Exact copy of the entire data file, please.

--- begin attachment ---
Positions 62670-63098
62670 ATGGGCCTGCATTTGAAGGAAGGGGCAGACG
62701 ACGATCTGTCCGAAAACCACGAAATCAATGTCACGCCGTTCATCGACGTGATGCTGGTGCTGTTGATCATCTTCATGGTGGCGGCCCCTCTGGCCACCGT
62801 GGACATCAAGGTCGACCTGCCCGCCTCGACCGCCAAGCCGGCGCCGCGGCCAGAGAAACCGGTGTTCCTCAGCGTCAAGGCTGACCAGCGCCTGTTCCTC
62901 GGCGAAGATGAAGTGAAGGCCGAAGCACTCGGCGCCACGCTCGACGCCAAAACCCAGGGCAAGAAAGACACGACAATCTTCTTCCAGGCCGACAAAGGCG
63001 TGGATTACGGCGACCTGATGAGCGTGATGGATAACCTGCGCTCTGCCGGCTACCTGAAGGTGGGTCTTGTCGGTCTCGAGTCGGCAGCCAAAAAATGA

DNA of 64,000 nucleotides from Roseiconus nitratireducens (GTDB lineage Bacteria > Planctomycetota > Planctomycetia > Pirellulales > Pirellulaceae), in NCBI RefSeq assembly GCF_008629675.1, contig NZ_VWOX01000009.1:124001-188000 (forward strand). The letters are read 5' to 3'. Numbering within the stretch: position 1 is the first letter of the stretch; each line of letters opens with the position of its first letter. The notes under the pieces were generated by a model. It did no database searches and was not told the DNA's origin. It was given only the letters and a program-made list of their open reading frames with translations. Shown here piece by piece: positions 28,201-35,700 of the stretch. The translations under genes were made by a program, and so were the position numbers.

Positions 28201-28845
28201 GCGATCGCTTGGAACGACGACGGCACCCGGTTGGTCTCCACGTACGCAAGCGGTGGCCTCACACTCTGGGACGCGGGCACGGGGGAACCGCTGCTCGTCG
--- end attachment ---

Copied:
Positions 62670-63098
62670 ATGGGCCTGCATTTGAAGGAAGGGGCAGACG
62701 ACGATCTGTCCGAAAACCACGAAATCAATGTCACGCCGTTCATCGACGTGATGCTGGTGCTGTTGATCATCTTCATGGTGGCGGCCCCTCTGGCCACCGT
62801 GGACATCAAGGTCGACCTGCCCGCCTCGACCGCCAAGCCGGCGCCGCGGCCAGAGAAACCGGTGTTCCTCAGCGTCAAGGCTGACCAGCGCCTGTTCCTC
62901 GGCGAAGATGAAGTGAAGGCCGAAGCACTCGGCGCCACGCTCGACGCCAAAACCCAGGGCAAGAAAGACACGACAATCTTCTTCCAGGCCGACAAAGGCG
63001 TGGATTACGGCGACCTGATGAGCGTGATGGATAACCTGCGCTCTGCCGGCTACCTGAAGGTGGGTCTTGTCGGTCTCGAGTCGGCAGCCAAAAAATGA

DNA of 64,000 nucleotides from Roseiconus nitratireducens (GTDB lineage Bacteria > Planctomycetota > Planctomycetia > Pirellulales > Pirellulaceae), in NCBI RefSeq assembly GCF_008629675.1, contig NZ_VWOX01000009.1:124001-188000 (forward strand). The letters are read 5' to 3'. Numbering within the stretch: position 1 is the first letter of the stretch; each line of letters opens with the position of its first letter. The notes under the pieces were generated by a model. It did no database searches and was not told the DNA's origin. It was given only the letters and a program-made list of their open reading frames with translations. Shown here piece by piece: positions 28,201-35,700 of the stretch. The translations under genes were made by a program, and so were the position numbers.

Positions 28201-28845
28201 GCGATCGCTTGGAACGACGACGGCACCCGGTTGGTCTCCACGTACGCAAGCGGTGGCCTCACACTCTGGGACGCGGGCACGGGGGAACCGCTGCTCGTCG